Delving inside the brains of competitive gamers

  Last updated February 18, 2019 at 1:47 pm


QUT researchers need the help of competitive gamers to find out what separates the best from the rest.

What makes some esports gamers good enough to compete in global teams in front of thousands of people and earn millions of dollars, while others compete from computers at home with their mates from school?

QUT esports researcher Michael Trotter is delving into the minds of competitive gamers to gain insights that he hopes will help shape training programs to push more Australian gamers to the top of the world stage.

Mr Trotter, who co-founded QUT eSports with fellow psychology graduate Dylan Poulus, is currently conducting research for his Master of Philosophy (Psychology) and has launched an international survey of competitive gamers.

The survey is targeting gamers aged 18 and over who play competitively online of any of these five games – Overwatch, Rocket League, FIFA, Counter-Strike: Global Offensive, and League of Legends.

“We know the importance of psychology, fitness and social support in traditional sports, like football, swimming or cricket” Mr Trotter said.

“I want to find out if that’s the same for esports.”

Mr Trotter suspects the answer will be ‘yes’.

“The best competitive gamers are incredibly focused on their goals, they train for hours every day, they have very high level strategic skills, they withstand the stress of playing in front of thousands of people and competing for millions of dollars, and they maintain concentration levels during competition akin to a world chess champion,” he said.

Esports is an exploding $1 billion global industry which offers millions of dollars in prize money, attracts millions of viewers to live streams, and is drawing investment from traditional sports clubs, sponsors and advertisers.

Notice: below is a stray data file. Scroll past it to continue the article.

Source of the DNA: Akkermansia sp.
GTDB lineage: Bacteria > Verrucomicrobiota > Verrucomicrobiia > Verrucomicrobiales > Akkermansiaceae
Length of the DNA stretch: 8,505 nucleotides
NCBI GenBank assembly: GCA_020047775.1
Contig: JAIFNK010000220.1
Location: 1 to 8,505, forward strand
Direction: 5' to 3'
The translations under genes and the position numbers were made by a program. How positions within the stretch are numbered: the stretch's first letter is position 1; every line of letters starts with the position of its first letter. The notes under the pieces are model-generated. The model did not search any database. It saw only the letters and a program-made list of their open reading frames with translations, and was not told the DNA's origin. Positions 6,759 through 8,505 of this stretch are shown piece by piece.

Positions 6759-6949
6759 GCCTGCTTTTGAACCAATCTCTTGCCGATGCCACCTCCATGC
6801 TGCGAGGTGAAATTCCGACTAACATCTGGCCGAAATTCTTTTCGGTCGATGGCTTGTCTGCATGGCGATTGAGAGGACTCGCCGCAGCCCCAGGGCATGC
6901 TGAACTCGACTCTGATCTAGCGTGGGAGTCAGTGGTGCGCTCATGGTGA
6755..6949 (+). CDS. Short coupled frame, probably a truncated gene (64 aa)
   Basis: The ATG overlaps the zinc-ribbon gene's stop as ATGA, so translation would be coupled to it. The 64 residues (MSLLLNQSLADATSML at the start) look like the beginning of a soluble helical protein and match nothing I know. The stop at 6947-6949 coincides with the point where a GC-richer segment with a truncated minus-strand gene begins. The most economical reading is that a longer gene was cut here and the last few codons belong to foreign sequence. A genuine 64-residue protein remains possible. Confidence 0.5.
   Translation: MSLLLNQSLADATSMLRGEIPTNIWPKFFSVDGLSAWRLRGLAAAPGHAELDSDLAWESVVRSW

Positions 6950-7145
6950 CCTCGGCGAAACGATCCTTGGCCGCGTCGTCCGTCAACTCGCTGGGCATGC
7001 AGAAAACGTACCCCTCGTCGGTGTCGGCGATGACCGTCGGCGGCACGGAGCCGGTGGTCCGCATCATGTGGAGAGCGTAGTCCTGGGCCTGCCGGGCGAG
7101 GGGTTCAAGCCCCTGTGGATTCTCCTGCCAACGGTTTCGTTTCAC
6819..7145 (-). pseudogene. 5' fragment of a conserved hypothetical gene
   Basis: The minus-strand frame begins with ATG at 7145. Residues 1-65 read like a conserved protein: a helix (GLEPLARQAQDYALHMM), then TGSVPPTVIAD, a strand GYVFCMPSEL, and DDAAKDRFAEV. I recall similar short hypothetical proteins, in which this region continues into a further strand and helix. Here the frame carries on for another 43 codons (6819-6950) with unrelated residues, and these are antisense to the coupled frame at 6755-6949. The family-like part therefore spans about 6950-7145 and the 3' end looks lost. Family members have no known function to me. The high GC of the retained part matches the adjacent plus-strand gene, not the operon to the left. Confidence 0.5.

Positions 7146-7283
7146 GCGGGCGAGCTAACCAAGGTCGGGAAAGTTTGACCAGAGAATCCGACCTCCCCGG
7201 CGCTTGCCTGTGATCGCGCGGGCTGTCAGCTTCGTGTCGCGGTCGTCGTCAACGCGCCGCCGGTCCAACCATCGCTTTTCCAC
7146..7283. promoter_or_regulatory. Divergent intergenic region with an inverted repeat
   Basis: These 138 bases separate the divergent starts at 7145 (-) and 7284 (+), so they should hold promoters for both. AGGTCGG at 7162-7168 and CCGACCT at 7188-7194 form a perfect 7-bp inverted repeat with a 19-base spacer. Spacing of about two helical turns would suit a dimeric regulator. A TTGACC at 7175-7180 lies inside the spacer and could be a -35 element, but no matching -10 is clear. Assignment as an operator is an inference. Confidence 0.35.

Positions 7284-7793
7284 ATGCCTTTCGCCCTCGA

Melbourne-based Australian player Anathan Pham became an eSports millionaire in August this year when his five-member global team, named OG, won $15 million at the world’s richest ever esports team event.

Pham, the only Australian on the team, pocketed more than $2.8 million as his share of the major prize at the International DoTA 2 Championships in Vancouver, Canada.

Mr Trotter said that easily made Pham the highest ranked earner in Australia for eSports.

“There’s a couple of guys who’ve earned more than $1 million, then there’s a handful with over $100,000, then it dwindles right down to everyone else,” he said.

“The ultimate aim of my research is to improve training strategies so that more players can get up to those really elite levels.”

The international survey will look at many of the same markers that are used in traditional sports.

“We’re looking at psychological factors that lead to good performance, such as confidence, self-talk, emotional control, goal setting, imagery, activation, relaxation, overcoming negative thinking, automacy and distractability,” Mr Trotter said.

“We’re also looking at general physical health, body mass index, the number of days spent drinking, smoking, and exercising each week and how much social support players are getting from their family and friends.”

The survey is open until December 31, with Mr Trotter aiming for at least 500 men and women to log on and share their experiences.  Participants will also go into a draw for $500 of gaming equipment.


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